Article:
The appellant, a Landlord, owned a commercial plaza where the respondent, the Tenant, leasing two units (the “Premises”), operated a restaurant, brewpub and retail business. The Lease was for an initial five-year term that began July 1, 2014 (the “Commencement Date”). The Lease provided for annual minimum rent of $12 per square foot, and required the respondent to pay as “additional rent” its proportionate share of annual taxes, maintenance and insurance (“TMI”) and operating costs.

After the Tenant gave notice in October 2018 to extend the Lease for a second five-year terms, the Landlord issued a series of default notices. The Tenant obtained interim and interlocutory injunctions restraining the Landlord from terminating the Lease and interfering with its quiet enjoyment of the Premises. The proceeding was converted into an action.
Several issues proceeded to trial, including: (1) whether the Tenant was in default under the Lease; (2) whether the Landlord was in default; (3) whether the Landlord was entitled to receive rent for (i) the Shed Area and (ii) the mezzanine; (4) whether the Tenant had validly exercised its option to extend the Lease for a second five-year term; and (5) the applicable limitation periods for the various claims.

The trial judge found that it was not until the Tenant served a notice of extension in October 2018 that the Landlord raised any serious concerns, including issues about the Shed Area and mezzanine, and TMI. The trial judge rejected the Landlord’s evidence that it had sent Additional Rent statements to the respondent in each of the years 2015 to 2017 setting out the Tenant’s proportionate share of TMI and operating expenses. He concluded that the Landlord had not proven any rent arrears, any default by the Tenant or any other reason for the Landlord to terminate the Lease, and that the Tenant had validly exercised its option to extend the Lease for a second five-year term. He awarded the Tenant damages for breach of the Landlord’s covenant to repair in the sum of $7,159.04.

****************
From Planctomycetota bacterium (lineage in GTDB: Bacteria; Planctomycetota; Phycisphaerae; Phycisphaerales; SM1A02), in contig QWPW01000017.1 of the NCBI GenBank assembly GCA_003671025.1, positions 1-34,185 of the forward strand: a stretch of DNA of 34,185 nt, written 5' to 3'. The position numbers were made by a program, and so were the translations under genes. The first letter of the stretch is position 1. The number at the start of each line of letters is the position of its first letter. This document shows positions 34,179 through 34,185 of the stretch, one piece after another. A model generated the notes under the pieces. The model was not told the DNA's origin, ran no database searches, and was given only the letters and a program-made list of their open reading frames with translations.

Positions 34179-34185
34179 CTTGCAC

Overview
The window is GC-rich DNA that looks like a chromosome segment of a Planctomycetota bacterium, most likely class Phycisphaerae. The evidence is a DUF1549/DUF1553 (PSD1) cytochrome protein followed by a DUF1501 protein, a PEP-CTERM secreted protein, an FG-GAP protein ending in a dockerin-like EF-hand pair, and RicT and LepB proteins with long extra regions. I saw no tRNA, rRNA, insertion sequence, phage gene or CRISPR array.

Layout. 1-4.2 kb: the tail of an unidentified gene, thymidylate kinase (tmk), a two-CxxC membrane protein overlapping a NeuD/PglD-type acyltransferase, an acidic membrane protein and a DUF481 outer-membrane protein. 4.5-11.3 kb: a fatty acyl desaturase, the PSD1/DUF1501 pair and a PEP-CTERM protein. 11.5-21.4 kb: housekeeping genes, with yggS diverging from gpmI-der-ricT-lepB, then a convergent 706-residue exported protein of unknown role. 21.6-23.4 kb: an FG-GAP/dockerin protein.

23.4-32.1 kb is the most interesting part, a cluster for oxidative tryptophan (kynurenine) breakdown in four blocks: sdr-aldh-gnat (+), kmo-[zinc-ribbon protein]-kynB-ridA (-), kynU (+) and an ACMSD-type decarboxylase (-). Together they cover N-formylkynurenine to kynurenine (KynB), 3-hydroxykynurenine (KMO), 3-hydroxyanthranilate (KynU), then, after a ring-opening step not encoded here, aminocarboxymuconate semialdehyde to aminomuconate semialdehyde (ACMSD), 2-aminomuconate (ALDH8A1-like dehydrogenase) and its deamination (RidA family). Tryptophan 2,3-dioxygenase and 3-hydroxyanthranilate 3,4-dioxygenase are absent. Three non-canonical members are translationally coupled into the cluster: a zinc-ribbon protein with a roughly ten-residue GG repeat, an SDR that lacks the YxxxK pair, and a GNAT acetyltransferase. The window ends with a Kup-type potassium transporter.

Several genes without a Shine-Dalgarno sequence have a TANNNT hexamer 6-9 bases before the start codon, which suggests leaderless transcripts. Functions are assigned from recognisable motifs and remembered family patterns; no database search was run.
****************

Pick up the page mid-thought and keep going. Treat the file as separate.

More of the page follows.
The trial judge also concluded that the “Rentable Area of the Premises” did not include the mezzanine, and therefore no rent was payable. As for the Shed Area, the trial judge concluded the Landlord was entitled to receive “non-lease-based rent”. The Landlord was awarded the sum of $1,791.80, and the trial judge declared that the Tenant was to continue paying non-lease-based rent at a rate of $52.70 monthly.

The Tenant was awarded costs on a partial indemnity basis in the sum of $116,516.71.

issues:

(1) Did the trial judge err in his approach to the Shed Area by (a) awarding non-lease-based rent at 50% of the combined rent under the Lease; and (b) applying the two-year limitation period under the Limitations Act, 2002, rather than the six-year limitation period applicable to “rent arrears” under the Real Property Limitations Act (RPLA)?

(2) Did the trial judge err in concluding that the mezzanine was not part of the Rentable Area of the Premises?

(3) Did the trial judge err in concluding that the Tenant had validly exercised its option to extend the Lease?

(4) Did the trial judge err in his award of costs?

holding:

Appeal allowed, in part.

reasoning:

(1) Yes, in part.

The Landlord asserted that the trial judge erred in the amount awarded in respect of the Shed Area. The Landlord argued that the trial judge erred by creating a new contract between the parties when he imposed “non-lease-based rent” at a rate of 50% of the rent payable under the Lease instead of the full rate. The Landlord also contended that the trial judge erred in applying the Limitation Act, 2002: it was entitled to rent arrears retroactive to six years prior to the issuance of the counterclaim pursuant to s.17(1) of the RPLA.
The Court held that the trial judge did not err when he declared the Tenant entitled to continued occupation of the Shed Area. The Court also found that it was not an error to fix the rent for the Shed Area at a rate that was 50% of the combined rent under the lease. The Court held that the trial judge provided for a remedy that protected the status quo and was responsive to the respective interests of the parties. The Court found that the trial judge recognized that the Tenant had installed the shed prior to the Commencement Date under the Lease, and that the shed and the equipment it housed were essential to the respondent’s business. The Court noted that the trial judge recognized the Tenant’s continuing right to exclusively occupy the Shed Area going forward, while also accepting that the Landlord was entitled to future rent as well as arrears of rent.